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Dis Colon Rectum. 2011 Jul;54(7):773-9. doi: 10.1007/DCR.0b013e3182182689.

The magnetic anal sphincter versus the artificial bowel sphincter: a comparison of 2 treatments for fecal incontinence.

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Clinique de Chirurgie Digestive et Endocrinienne, Institut des Maladies de l'Appareil Digestif, University Hospital of Nantes-Hotel Dieu, Nantes, France.



Fecal incontinence is a debilitating ailment, and surgery offers the only recourse for the patients in whom conservative treatment fails.


This study aims to report the first matched comparison between patients implanted with the magnetic anal sphincter and the artificial bowel sphincter.


From December 2008 to June 2010, 10 female patients, median age 64.5 years (range, 42-76), with severe fecal incontinence for a median of 7.5 years (range, 1-40), were implanted with the magnetic anal sphincter. Ten female patients implanted with the artificial bowel sphincter were identified. Both groups were matched for age, etiology, duration of incontinence, and preoperative functional scores.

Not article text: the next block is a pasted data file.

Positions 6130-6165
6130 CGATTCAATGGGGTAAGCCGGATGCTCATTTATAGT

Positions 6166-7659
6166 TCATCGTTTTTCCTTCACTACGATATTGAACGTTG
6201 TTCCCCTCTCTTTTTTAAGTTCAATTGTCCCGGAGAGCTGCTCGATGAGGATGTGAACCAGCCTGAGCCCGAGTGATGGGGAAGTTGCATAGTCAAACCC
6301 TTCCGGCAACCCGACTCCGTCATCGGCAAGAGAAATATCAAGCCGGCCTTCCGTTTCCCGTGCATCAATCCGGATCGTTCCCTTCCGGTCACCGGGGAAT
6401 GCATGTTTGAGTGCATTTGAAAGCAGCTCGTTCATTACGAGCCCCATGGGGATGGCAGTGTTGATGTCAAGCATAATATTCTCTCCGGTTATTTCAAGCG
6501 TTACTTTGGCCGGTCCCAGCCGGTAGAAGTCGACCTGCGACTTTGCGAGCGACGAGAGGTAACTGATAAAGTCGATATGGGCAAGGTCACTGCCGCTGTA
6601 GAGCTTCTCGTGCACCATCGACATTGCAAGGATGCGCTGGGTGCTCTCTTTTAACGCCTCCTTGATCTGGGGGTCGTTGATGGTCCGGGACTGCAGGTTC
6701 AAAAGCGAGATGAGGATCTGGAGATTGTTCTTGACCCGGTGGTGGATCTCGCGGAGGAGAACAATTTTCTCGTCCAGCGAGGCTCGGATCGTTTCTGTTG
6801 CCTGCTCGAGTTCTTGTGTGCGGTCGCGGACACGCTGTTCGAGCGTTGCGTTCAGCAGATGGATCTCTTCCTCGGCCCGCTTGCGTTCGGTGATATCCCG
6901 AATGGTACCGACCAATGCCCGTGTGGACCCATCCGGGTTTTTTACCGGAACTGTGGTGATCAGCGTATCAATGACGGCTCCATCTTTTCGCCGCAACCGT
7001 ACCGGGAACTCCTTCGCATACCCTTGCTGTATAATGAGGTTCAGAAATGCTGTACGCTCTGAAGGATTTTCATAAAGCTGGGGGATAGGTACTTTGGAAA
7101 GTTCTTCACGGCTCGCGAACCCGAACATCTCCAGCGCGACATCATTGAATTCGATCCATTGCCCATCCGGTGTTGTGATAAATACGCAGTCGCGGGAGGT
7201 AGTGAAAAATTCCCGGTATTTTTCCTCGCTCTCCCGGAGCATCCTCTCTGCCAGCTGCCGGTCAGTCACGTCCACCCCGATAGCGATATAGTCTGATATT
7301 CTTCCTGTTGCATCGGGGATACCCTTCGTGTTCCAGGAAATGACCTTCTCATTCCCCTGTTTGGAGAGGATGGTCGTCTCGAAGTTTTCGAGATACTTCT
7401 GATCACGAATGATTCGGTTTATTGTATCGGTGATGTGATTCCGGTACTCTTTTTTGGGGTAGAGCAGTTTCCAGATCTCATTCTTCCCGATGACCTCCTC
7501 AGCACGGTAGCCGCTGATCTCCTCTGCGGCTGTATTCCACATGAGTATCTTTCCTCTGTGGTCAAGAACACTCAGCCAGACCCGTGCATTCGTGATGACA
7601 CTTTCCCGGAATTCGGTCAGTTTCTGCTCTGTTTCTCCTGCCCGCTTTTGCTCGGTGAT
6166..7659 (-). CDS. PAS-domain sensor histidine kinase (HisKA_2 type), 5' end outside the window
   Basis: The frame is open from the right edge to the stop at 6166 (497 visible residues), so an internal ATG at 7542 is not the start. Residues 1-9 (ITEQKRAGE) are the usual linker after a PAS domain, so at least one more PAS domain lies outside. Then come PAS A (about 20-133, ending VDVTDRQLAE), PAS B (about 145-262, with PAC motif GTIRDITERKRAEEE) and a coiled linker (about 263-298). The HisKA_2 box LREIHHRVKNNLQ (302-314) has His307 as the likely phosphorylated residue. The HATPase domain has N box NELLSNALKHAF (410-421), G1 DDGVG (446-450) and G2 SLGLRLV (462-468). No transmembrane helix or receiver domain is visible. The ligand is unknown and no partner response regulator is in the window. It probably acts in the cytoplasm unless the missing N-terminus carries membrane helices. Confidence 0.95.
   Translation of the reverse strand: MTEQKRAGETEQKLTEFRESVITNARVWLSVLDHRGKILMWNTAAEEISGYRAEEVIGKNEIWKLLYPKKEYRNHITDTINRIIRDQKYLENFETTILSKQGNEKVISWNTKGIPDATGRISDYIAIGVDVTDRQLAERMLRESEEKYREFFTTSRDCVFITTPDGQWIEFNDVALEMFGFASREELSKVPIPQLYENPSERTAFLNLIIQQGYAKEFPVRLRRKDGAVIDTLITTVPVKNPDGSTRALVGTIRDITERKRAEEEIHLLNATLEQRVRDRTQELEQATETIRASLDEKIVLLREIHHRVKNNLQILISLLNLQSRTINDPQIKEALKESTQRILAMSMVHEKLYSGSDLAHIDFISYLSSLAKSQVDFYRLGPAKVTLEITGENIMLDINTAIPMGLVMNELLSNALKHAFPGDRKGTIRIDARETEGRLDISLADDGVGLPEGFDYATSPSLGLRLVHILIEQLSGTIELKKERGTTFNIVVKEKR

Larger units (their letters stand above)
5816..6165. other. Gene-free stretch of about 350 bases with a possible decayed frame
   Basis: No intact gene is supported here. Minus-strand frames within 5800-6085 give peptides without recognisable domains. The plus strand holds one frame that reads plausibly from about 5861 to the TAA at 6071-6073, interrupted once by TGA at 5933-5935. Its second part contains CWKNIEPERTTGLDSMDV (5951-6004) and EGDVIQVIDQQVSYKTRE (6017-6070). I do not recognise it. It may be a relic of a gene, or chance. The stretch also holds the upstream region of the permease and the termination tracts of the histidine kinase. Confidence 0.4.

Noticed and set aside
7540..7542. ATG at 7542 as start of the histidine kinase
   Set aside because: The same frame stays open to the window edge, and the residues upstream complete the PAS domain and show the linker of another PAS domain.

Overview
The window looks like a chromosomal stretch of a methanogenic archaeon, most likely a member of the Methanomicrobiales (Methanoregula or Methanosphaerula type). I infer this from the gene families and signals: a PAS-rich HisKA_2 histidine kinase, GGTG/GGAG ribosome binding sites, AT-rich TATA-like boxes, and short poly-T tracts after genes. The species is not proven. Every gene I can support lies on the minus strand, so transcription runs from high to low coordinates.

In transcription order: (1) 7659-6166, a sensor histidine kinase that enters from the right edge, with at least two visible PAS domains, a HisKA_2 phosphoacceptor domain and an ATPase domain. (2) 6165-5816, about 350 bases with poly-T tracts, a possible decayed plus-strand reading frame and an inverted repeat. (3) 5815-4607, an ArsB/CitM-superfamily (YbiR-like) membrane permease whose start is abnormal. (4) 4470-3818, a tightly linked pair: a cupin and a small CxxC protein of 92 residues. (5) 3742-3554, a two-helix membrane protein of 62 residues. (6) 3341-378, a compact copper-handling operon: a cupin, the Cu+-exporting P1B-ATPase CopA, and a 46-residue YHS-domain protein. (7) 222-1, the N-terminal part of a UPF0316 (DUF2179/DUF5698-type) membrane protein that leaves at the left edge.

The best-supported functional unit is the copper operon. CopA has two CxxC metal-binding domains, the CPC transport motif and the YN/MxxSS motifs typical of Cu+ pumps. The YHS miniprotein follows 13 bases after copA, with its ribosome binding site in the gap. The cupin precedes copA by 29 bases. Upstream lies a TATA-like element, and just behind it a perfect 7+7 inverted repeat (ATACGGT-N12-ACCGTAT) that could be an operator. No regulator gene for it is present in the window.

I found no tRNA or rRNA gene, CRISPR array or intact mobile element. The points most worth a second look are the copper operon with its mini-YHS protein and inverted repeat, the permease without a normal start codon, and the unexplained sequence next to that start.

Outcomes measures included length of hospitalization, complications, and changes in functional scores (anorectal physiology, incontinence, and quality of life).


Patients with the magnetic anal sphincter had a shorter median operative time (62 vs 97.5 min, P = .0273), length of hospitalization(4.5 vs 10 days, P < .001), and follow-up duration (8 vs 22.5 mo, P = .0068), without a statistically significant difference in 30-day complications (4 vs 2, P = .628) and revision/explantation (1 vs 4, P = .830). Both groups achieved significant improvements in preoperative incontinence (P < .0002) and quality-of-life scores (P < .009). In a comparison of baseline resting anal pressures, patients with the artificial bowel sphincter had significantly higher pressures with the cuff inflated (P = .0082), and those with the magnetic anal sphincter had a significant increase as well (P = .0469). At the latest review, both groups had similar quality-of-life scores (P = .374); patients with the artificial bowel sphincter had higher (median) closed-cuff anal pressures compared with the anal resting pressure of those with a magnetic anal sphincter (89 vs 58.5 cmH2O, P = .0147), together with more constipation (4 vs 1, P = .830) and a trend toward better incontinence scores (P = .0625).


This was a nonrandomized study with small patient numbers.


In the short term, the magnetic anal sphincter is as effective as the artificial bowel sphincter in restoring continence and quality of life.

[Indexed for MEDLINE]

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